Just Walkin’ in the Rain, by Johnnie Ray (his 2nd of three #1s)
7 weeks, from 16th November 1956 to 4th January 1957
And, just like that, we zoom to the end of 1956. And we are reacquainted with another artist whom we haven’t seen for a while…
The last time we met Johnnie Ray, he was snatching a week at number one with the superb ‘Such a Night’. I voted it as ‘Best Record So Far’ in an earlier recap, it was that good. But that was almost three years ago, in the spring of ’54. Ray stood out like a sore thumb – a groaning, pleading, cavorting thumb – amongst the frightfully proper records that were topping the charts back then. Now we’re in somewhat more relaxed, ever-so-slightly more liberal times, it’s no surprise that Johnnie’s back.
The first thing that hits you, as the needle drops, is the whistling. It’s a whistly record. The first record featuring whistling to top the UK Singles Chart. And it’s another simple record – just Ray’s voice, his backing singers, and a guitar. It crossed my mind that it might be a pastiche of ‘Singin’ in the Rain’, as the two songs do bear some similarities. ‘Singin’ in the Rain’s depressed, heartbroken brother perhaps?
Just walkin’ in the rain, Gettin’ soakin’ wet, Torturin’ my heart, By trying to forget…
The way Ray delivers that little ‘by’ is a thing of beauty. He barks it out, angry, heartbroken. You really believe him. As before, his voice makes the whole record. It’s not a regular voice, nor a technically perfect voice, but it is unmistakeable: raspy and croaky – he really does sound like man who’s been up all night, walking in the rain.
Anyway, his walk is a form of water-based therapy, perhaps, as he tries to get over his departed lover. Or maybe it’s water-torture, as there’s a masochistic edge to proceedings: People come to windows, They always stare at me, Shake their heads in sorrow, Sayin’ who can that fool be? He knows they’re watching, but he continues anyway. Lyrically, we are at a crossroads, in terms of male-recorded #1s. These the are self-flagellating lyrics that we have heard many, many times before, about how much pain he is in (see also ‘Here in My Heart’, ‘Outside of Heaven’, ‘Answer Me’, ‘Give Me Your Word’, I could go on…) BUT, unlike in those songs, there is no chance of a positive outcome here. Ray never mentions any hope that his love will return. He’s simply trying to forget. This, then, is more of the sugar-coated cynicism that started creeping into our chart topping records with ‘Why Do Fools Fall in Love’ back in the summer.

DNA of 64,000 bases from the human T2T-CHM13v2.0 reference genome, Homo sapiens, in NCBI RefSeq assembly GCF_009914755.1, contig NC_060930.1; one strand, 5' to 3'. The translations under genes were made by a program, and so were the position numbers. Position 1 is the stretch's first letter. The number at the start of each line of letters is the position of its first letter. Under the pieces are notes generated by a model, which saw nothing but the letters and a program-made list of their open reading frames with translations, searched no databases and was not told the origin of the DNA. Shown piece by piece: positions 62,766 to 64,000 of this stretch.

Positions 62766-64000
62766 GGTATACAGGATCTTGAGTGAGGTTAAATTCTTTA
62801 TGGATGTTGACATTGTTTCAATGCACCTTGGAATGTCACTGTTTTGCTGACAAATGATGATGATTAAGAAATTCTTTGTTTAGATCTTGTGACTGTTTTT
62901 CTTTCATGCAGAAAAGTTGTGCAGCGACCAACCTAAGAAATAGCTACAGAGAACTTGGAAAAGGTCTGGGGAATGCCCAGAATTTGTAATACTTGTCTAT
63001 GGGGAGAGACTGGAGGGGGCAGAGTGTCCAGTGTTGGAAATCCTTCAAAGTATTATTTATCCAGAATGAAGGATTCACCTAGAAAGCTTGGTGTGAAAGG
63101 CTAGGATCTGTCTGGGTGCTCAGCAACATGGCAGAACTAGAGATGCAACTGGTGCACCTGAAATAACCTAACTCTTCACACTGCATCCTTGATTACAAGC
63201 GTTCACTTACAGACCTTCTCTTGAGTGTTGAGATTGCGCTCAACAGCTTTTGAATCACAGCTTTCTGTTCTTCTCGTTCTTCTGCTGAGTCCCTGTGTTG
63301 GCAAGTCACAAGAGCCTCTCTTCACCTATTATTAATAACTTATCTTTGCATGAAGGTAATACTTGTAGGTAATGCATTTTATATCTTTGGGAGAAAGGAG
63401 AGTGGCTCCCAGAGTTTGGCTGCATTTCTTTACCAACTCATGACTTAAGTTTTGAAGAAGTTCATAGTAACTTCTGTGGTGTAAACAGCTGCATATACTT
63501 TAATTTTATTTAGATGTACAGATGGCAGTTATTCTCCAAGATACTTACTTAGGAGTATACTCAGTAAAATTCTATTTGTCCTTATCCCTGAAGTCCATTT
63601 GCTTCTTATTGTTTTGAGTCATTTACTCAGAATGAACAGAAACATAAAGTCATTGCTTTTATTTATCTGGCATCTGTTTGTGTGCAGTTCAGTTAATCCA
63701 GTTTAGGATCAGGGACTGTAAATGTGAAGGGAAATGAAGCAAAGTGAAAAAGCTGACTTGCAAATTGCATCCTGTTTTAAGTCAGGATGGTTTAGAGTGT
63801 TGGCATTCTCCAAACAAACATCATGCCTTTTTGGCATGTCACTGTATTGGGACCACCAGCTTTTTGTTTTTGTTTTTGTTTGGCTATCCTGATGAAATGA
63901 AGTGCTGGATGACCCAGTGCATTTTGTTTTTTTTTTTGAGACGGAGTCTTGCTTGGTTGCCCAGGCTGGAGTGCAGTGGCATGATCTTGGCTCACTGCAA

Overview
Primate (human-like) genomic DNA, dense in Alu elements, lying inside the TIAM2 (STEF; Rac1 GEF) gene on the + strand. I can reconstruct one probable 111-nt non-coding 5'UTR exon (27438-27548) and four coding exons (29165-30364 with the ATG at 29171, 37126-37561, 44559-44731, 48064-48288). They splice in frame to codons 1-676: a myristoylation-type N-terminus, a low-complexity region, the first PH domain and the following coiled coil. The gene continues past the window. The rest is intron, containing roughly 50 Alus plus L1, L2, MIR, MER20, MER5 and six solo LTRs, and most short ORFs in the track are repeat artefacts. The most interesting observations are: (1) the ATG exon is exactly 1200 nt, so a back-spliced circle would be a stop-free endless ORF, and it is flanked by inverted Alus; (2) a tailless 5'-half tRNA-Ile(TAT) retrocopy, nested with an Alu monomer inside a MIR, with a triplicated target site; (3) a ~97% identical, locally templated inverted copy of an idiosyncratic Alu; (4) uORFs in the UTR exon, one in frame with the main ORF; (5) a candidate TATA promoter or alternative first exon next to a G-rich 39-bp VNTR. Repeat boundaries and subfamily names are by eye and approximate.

By the end of the song, Johnnie is weepin’ and a-wailin’ in superbly melodramatic fashion. I said it before, and I’ll say it again: it’s a crime that he gets looked over in the pantheon of rock ‘n’ roll pioneers/superstars. I can’t sing his praises highly enough. This is a great record (not as great as ‘Such a Night’, but still great). Of course, as I also mentioned in his earlier post, his being erased from the History of Pop Music had a lot to do with his homosexuality. And I did notice, the eagle-eared guy that I am, how there are no pronouns in this song. No hint as to the gender of his lost love….
Johnnie Ray will appear one more time in this countdown – fairly soon, in fact – and so I will stop myself from going on too much about how amazing he was. (Though he was) And to finish I’ll address something that’s been bugging me for a while. At the top of each post I always include a picture of the record I’m going to be writing about. And they all look the bloody same. Black vinyl with a little disc circle of colour in the middle (and even that dash of colour is predictable: Phillips records are always blue, Capitol are black, Decca are navy…) I can never seem to find a picture of the record sleeve and, when I do (the jpg that headers Johnnie Ray’s earlier entry, ‘Such a Night’, for example) they are just as bland as the disc. You may have noticed that I sometimes include a picture that looks like it could be the record sleeve -I’ve included the one for ‘Just Walkin’ in the Rain’ above. That’s actually the sheet-music cover, a relic from the days before everyone had gramophones – they would buy the score and learn to play it themselves at home. There were even sheet-music charts before the NME started the record chart upon which this countdown is based. Even more frustratingly, it seems that LPs and EPs did get colourful covers in the 50s; it was only singles that were left to languish in boring, beige paper slips.
Anyway, the point of mentioning this is… I know it looks dull and I wish I could do something about it. I can’t wait for the days when artists and labels actually care about standing out on the shelves, and start including pictures of the band or, shock horror, an artistically though-out design on the cover. Though I fear that may be several years off…